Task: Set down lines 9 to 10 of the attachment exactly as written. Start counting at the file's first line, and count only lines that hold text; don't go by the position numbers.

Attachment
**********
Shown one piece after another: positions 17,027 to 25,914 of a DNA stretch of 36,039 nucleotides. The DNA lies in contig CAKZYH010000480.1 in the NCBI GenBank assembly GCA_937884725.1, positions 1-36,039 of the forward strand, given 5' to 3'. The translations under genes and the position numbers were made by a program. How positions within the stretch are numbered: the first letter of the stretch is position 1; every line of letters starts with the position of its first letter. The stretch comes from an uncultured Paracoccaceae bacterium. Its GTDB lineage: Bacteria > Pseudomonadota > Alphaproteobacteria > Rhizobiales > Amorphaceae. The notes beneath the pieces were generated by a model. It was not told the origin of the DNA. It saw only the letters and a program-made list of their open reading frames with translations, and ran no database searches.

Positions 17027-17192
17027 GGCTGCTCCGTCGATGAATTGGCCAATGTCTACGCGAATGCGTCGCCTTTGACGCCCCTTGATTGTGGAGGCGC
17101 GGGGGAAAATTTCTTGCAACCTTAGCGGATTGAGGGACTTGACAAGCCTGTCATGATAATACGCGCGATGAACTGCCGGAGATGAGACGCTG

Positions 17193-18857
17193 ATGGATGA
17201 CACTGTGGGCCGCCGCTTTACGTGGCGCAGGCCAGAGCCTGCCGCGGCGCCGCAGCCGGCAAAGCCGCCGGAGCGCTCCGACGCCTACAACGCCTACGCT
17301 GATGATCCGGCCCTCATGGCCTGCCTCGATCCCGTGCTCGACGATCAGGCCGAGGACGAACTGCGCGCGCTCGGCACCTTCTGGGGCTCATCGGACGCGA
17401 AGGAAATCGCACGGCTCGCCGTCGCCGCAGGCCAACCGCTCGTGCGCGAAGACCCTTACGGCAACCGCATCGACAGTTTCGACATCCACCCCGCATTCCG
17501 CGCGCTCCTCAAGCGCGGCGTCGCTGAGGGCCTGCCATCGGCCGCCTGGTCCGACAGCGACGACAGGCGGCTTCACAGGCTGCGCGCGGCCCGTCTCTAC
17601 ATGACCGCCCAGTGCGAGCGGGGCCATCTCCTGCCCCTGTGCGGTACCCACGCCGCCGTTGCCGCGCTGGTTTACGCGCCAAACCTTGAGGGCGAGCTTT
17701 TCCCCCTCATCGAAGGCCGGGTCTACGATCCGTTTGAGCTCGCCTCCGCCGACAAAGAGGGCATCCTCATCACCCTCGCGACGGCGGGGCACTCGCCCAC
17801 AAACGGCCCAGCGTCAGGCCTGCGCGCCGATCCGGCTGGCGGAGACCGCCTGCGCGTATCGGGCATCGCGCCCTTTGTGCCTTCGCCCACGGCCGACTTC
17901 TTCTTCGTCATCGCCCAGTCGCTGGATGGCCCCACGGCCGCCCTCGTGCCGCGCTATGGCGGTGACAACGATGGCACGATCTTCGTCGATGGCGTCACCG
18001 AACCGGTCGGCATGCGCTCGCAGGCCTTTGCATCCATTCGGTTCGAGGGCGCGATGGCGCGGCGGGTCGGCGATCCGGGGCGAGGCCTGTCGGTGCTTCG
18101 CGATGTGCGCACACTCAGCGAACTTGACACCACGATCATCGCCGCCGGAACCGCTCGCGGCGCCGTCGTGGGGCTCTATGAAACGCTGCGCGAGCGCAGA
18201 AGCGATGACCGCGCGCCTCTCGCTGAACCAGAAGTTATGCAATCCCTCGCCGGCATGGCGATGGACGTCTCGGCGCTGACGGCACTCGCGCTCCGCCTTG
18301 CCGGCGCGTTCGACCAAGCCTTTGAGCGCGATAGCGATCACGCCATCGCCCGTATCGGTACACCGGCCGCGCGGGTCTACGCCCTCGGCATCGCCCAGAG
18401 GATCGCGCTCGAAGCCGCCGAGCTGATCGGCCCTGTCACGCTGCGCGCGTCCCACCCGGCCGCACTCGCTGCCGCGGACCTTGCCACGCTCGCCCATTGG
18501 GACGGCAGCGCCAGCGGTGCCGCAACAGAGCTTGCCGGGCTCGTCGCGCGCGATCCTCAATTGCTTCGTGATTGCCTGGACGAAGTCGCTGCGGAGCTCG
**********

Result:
17401 AGGAAATCGCACGGCTCGCCGTCGCCGCAGGCCAACCGCTCGTGCGCGAAGACCCTTACGGCAACCGCATCGACAGTTTCGACATCCACCCCGCATTCCG
17501 CGCGCTCCTCAAGCGCGGCGTCGCTGAGGGCCTGCCATCGGCCGCCTGGTCCGACAGCGACGACAGGCGGCTTCACAGGCTGCGCGCGGCCCGTCTCTAC